TOG_logo_white.png
HOMEMEDIA / NEWS / EXXONMOBIL

ExxonMobil must now pay fines to Guyana for excess flaring – EPA

Having flared millions of cubic feet of gas per day over the past year, US oil giant ExxonMobil will now have to pay fines for flaring excess gas outside of stipulated timelines set out in its Environmental Permit.
This is according to the Environmental Protection Agency (EPA), which has modified the Environmental Permit for the Liza-1 Development Project offshore Guyana to include, among other things, a fine of US$30 per tonne of carbon emissions going forward.

Exxons-Liza-Destiny-flaring.jpg

In a statement on Thursday, the EPA said the Liza-1 Environmental Permit “was recalled and modified to include specific regulatory requirements for flaring of associated gas offshore Guyana, in accordance with the EPA’s legislation”.
These were missing from the original permit that was issued under the previous A Partnership for National Unity/Alliance For Change (APNU/AFC) Administration.
Due to recurring technical issues onboard the Liza Destiny Floating, Production, Storage and Offloading (FPSO) vessel, the oil company recently resumed flaring. This follows intermittent periods of flaring since December 2019.
The oil major was projected to exceed the 14 Billion Standard Cubic Feet (Bcf) of gas estimated to be flared by the Environmental Impact Assessment (EIA) for the project on May 13, 2021. The Government has been under heavy pressure to clamp down on Exxon over its excessive flaring.
Against this background, the EPA said it has been engaging Exxon’s local subsidiary – Esso Exploration and Production Guyana Limited (EEPGL) – in discussions concerning the technical and legal issues regarding modifications to address flaring.
On Thursday, the two parties signed the Modified Permit. Among the changes are revised terms and conditions relating to emissions reporting requirements, technical considerations for flaring, timelines for flaring events and an obligation on the company to pay for the emission of Carbon Dioxide equivalent (CO2e) as a result of flaring in excess of these timelines.
The oil company is now required to pay US$30 per tonne of carbon emissions.
Exxon has come under fire for its increased flaring activities in recent years, with environmentalists up in arms over environmental and safety concerns.
Earlier this year, the company sent its gas compressor for repairs in Germany after it developed technical issues resulting in increased flaring. However, after it was reinstalled in April, technical issues were still encountered, forcing the company to significantly drop production.
It was reported that ExxonMobil’s local oil production plummeted to 30,000 barrels per day (bpd) of oil in mid-April, as the gas compressor that had been in Germany for much of February being repaired once again failed.
The oil giant had explained that other problems in the discharge silencer were detected during the final testing phase of the reinstalled flash gas compressor on board the Liza Destiny FPSO vessel.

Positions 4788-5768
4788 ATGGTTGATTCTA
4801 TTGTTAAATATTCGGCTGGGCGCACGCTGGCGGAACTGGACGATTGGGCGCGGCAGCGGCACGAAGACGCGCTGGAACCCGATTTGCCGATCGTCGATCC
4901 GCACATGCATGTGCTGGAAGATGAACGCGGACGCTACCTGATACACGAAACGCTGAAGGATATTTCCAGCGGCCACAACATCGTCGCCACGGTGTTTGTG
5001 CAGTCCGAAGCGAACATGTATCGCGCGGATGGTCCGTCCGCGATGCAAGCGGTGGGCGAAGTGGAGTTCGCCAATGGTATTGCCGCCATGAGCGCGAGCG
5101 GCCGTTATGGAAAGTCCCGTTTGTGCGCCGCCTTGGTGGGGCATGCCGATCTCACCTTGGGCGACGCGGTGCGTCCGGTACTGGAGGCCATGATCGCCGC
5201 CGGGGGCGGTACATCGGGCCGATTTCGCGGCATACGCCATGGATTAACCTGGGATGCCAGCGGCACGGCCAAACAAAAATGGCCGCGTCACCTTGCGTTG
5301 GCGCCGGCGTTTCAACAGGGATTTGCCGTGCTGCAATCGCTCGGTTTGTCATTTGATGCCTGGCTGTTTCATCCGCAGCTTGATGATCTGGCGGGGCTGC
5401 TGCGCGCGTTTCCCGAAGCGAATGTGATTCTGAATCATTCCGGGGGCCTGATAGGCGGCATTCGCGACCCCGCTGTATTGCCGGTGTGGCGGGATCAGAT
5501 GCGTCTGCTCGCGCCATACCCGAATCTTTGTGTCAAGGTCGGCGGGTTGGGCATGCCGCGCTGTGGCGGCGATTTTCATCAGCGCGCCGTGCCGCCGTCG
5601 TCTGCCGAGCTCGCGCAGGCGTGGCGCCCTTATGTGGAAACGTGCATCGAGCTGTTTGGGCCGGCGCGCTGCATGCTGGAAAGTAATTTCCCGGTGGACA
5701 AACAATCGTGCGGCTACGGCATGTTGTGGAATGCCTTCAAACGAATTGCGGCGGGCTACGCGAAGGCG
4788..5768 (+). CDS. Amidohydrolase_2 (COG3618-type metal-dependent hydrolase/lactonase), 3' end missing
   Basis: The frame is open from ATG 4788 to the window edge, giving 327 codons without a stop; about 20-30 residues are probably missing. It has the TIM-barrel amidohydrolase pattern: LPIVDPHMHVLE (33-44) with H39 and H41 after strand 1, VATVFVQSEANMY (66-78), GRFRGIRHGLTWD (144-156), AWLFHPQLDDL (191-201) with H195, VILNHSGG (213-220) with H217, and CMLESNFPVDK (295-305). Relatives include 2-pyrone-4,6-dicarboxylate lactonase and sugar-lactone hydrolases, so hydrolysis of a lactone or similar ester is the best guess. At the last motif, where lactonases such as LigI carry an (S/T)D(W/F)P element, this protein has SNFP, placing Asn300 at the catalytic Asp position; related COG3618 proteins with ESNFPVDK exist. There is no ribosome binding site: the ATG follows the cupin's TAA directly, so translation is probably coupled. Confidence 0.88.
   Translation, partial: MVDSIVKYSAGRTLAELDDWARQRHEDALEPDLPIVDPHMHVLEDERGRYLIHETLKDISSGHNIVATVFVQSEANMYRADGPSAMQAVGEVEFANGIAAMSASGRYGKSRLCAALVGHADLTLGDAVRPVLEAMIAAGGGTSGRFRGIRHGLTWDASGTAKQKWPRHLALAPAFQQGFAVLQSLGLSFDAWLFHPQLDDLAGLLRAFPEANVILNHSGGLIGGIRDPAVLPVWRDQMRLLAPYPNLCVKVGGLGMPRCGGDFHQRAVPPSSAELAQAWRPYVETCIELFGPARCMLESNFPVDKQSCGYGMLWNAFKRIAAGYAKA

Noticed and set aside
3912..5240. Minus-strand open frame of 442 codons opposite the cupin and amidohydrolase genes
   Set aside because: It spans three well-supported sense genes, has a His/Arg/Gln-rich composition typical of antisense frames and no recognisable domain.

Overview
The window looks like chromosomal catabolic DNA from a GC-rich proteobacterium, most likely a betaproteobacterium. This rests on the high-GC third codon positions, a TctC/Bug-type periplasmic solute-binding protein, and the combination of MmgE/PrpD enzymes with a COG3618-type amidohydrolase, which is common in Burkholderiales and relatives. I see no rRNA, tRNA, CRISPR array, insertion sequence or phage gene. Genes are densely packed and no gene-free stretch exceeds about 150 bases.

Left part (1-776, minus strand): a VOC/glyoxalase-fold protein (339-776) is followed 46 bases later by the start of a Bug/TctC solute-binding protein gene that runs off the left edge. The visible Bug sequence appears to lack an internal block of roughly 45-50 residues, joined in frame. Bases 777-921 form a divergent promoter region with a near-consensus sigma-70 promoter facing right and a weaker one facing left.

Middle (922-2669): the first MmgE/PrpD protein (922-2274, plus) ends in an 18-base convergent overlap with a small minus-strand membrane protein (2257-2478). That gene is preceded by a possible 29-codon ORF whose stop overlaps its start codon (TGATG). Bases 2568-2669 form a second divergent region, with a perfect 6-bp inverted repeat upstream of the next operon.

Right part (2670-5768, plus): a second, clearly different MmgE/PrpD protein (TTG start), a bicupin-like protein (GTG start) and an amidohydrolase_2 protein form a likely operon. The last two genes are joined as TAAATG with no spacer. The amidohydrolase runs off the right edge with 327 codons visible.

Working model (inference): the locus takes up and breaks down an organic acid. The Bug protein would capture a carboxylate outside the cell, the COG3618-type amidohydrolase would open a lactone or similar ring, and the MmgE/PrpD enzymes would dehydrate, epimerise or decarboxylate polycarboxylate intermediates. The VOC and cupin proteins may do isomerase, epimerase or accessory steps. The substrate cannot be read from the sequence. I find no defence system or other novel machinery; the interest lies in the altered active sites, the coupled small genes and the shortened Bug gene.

It was explained that a team from SBM Offshore, MAN Energy Solutions and ExxonMobil was on site to assess repairs, supported by engineering experts in Europe and the United States.
Nevertheless, in a subsequent update on April 21, Exxon had said production was back up to 100,000- 110,000 bpd accompanied by a flare level of no more than 15 million cubic square feet of gas per day.
“These operating parameters were defined after careful consideration of safety, environmental, technical and economic factors as well as discussions with the relevant Government agencies on the best path forward while repairs and upgrades are ongoing,” Exxon’s Advisor, Janelle Persaud had said.
Further, the US oil major had expressed its disappointment with the design issues and continued underperformance of the compressor unit, saying it was below its global expectations for reliability.

Meanwhile, Natural Resources Minister Vickram Bharrat said earlier this month EEPGL would switch the manufacturer of the compressor equipment, to ensure there was no flaring during future projects.
“This now has forced us to enter into engagements with Exxon to ensure that the Unity FPSO that is coming later in this year, and then Prosperity in early 2024, that we don’t have this issue with those FPSOs… So, we have gotten that assurance that General Electric will be used as the manufacturer to ensure that the compressor, there is not a recurring problem on those FPSOs with the gas compressor,” Bharrat told reporters on the side-lines of an event last week.
General Electric is a renowned US multinational company.
The Minister said the adjustment needed to be made since both the Liza Destiny and Prosperity are each designed to produce 220,000 bpd – almost twice the amount the Liza Destiny was designed to produce.
In the meantime, Bharrat said the Government has been in contact with Exxon daily to ensure that a swift resolution was reached for the challenges on the Liza Destiny.
“It is not something that the Government of Guyana wants. It is not something that we will tolerate. It is not something, I believe, that Exxon-EEPGL wants either, because it is affecting production and worse yet, it is causing damage to the environment by the flaring of gas,” the Natural Resources Minister stated.
ExxonMobil has given a timeframe of two-three months to fix the recurring issues on the Liza Destiny FPSO.